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Angel Bird

by Lanny McDowell on September 4, 2010


Thousands, higher numbers than I comprehend, of tree swallows were staging today near Crackatuxet Cove, an area at the southeast corner of Edgartown Great Pond accessible from the “right fork” at Katama.   A bunch of the Vineyard’s regular birders tried Aquinnah and Red Beach looking for storm birds this morning.  Two Black Terns and two Spotted Sandpipers are the only finds worth mentioning.  We then traversed the Island to the Farm Institute, which was way less than spectacular.  Disappointed, some of us drove the Atlantic leg of the Katama triangle and saw, far off, a swarm of swallows.  [click to continue...]

Buffed for the Season

by Lanny McDowell on August 29, 2010


Scanning the plowed fields at the Farm Institute in Katama has been de rigeur for the past couple of weeks, anyway, for the regulars, and also for the more sought-after Upland Sandpiper and Buff-breasteds.  Neither of each until yesterday, when Rob Culbert, pro ecologist and local birding guide, emailed some of the local birders that on his Saturday morning field trip rounds he had espied up to five buffies bobbing and poking their way around the field. [click to continue...]

Out for a Lark at Eel Pond

by Lanny McDowell on August 27, 2010


I am hoping that the quizzical look on this bird’s face will be reflected in yours.  No, not my face;  the face of the bird in the first photo.  It was looking, it turns out, at a swarm of DC cormorants, about twenty strong, gliding around on set wings, pretty much in unison, at considerable altitude.  The wings were outstretched straight enough to bring anhingas to mind.  Anyway, I had the luxury of seeing the pictured bird fly before I got the binocs on it, so I already had an ID before I looked more closely.  It would have been harder if I had only seen it on the ground or, especially, out of habitat context.  The bird and I and Stella were enjoying the post nor’easter brilliance of Eel Pond in Edgartown yesterday.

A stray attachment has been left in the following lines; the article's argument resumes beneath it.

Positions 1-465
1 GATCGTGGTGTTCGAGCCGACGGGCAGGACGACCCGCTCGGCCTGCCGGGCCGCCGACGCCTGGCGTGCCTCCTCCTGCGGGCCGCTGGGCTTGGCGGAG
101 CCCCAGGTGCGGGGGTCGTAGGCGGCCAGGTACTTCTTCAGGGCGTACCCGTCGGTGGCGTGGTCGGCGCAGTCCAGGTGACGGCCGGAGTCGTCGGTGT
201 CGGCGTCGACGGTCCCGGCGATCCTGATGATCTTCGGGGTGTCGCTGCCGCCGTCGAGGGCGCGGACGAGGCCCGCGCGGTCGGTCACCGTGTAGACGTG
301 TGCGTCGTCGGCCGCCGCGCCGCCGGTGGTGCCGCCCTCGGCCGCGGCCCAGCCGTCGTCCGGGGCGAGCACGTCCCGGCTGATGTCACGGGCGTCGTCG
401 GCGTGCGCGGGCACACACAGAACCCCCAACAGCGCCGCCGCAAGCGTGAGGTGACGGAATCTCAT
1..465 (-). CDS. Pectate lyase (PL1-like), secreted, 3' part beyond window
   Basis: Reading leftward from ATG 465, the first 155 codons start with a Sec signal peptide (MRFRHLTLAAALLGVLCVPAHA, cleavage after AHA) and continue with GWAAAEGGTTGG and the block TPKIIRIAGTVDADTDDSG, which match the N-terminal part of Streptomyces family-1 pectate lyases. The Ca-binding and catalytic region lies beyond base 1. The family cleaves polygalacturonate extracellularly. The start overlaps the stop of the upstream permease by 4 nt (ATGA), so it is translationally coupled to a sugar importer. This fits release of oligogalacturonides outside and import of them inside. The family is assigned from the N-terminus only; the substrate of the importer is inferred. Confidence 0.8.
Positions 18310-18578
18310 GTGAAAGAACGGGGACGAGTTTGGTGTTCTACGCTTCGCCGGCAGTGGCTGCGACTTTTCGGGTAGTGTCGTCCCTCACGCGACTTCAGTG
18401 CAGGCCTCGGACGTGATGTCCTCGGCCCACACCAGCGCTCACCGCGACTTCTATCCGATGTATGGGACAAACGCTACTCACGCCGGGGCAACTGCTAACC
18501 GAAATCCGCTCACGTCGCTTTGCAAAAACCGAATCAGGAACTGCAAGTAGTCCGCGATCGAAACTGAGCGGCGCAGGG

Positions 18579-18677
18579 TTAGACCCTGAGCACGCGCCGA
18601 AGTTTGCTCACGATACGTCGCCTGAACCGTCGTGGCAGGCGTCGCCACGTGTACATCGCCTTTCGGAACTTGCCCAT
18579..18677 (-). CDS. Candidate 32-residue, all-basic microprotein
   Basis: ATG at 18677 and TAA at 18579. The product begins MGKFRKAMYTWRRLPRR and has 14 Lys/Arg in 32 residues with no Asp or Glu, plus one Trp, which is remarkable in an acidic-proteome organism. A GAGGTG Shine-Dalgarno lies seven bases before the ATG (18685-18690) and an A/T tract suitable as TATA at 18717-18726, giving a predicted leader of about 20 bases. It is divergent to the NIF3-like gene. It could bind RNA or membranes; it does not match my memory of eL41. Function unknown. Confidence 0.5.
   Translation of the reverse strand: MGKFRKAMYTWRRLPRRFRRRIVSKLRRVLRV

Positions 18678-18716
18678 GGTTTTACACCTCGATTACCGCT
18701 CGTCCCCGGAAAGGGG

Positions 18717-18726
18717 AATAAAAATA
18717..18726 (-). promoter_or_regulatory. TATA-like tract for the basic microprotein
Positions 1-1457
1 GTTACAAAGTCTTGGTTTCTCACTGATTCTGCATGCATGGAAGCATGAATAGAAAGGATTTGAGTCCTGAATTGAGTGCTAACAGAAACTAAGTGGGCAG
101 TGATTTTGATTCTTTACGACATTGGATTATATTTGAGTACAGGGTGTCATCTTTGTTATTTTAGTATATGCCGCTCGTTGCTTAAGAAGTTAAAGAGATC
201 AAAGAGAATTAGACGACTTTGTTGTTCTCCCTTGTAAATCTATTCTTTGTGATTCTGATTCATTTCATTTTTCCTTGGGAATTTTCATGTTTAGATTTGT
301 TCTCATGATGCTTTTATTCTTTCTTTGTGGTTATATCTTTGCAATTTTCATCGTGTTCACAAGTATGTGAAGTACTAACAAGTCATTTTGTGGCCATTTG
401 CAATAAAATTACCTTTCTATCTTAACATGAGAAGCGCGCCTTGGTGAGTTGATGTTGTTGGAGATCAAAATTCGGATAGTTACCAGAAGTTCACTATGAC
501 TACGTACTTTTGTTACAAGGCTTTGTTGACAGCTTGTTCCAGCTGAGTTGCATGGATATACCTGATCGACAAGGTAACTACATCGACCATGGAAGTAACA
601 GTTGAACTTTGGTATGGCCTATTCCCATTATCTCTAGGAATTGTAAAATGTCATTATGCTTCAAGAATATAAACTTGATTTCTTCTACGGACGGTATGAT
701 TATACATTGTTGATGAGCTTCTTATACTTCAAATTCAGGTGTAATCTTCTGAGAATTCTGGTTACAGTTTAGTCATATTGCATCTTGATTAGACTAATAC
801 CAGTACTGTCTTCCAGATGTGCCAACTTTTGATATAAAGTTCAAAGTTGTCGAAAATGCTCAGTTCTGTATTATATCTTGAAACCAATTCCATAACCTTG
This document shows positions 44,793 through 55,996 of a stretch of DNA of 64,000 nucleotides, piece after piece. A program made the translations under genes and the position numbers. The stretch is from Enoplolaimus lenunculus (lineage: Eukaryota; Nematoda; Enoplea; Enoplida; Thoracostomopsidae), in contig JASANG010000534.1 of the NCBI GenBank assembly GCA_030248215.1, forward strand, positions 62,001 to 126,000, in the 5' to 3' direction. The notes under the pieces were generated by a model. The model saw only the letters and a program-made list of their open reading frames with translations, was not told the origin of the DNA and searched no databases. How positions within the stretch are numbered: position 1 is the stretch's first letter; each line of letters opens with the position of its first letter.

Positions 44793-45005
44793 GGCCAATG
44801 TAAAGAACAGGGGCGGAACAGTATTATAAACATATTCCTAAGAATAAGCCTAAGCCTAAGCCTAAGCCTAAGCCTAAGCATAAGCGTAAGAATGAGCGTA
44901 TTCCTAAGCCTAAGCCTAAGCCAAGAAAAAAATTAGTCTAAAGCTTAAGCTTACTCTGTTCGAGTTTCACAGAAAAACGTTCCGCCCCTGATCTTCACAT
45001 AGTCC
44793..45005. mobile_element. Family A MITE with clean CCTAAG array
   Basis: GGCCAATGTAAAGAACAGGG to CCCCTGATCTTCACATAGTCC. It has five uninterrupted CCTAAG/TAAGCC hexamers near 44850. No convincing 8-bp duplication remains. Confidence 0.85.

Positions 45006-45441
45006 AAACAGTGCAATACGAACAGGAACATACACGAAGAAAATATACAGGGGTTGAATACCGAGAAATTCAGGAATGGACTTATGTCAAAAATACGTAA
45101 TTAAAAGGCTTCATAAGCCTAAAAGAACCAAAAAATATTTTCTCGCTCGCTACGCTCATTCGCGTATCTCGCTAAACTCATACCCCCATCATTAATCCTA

This is not a bird I have seen on the Vineyard.  Maybe others are more familiar with it.  The species, yes, but the plumage, no.  I do know it’s kind of tacky to not include the ident, but this time that’s how it is.  Let’s see what people come up with; and I hope there is some head scratching and page flipping going on. [click to continue...]

Skimmers, then more skimmers.

by Lanny McDowell on August 8, 2010

DSCN6341The TTOR shorebird techs had been waiting to see what would hatch from under the Black Skimmer pair out at Norton Point at Katama Bay inside the southeast corner of Martha’s Vineyard.  The birds had laid one egg, annexed two Least Tern eggs into their nest and laid a second of their own.  According to observers, one or two of the tern eggs hatched but did not make it for long.  One of the skimmer eggs hatched into a healthy chick, which we saw today.  We were told a second pair had arrived and laid eggs – it turned out to be three of them.  Four of us, including Martin, the Swedish Phd candidate taking a three week intensive on molecular biology over in Woods Hole at the Marine Biology Lab, then discovered a third pair of skimmers in residence.   All very exciting.  The skimmers are incredible on the wing!

The beginning:


Three adults are a little tight, but not so bad:




The casual ease of flight:



Albatross wannabe:



This is for the guys who went out with me today:


Best shot – a trio of grace on the wing:


Birds are cool!  Lanny

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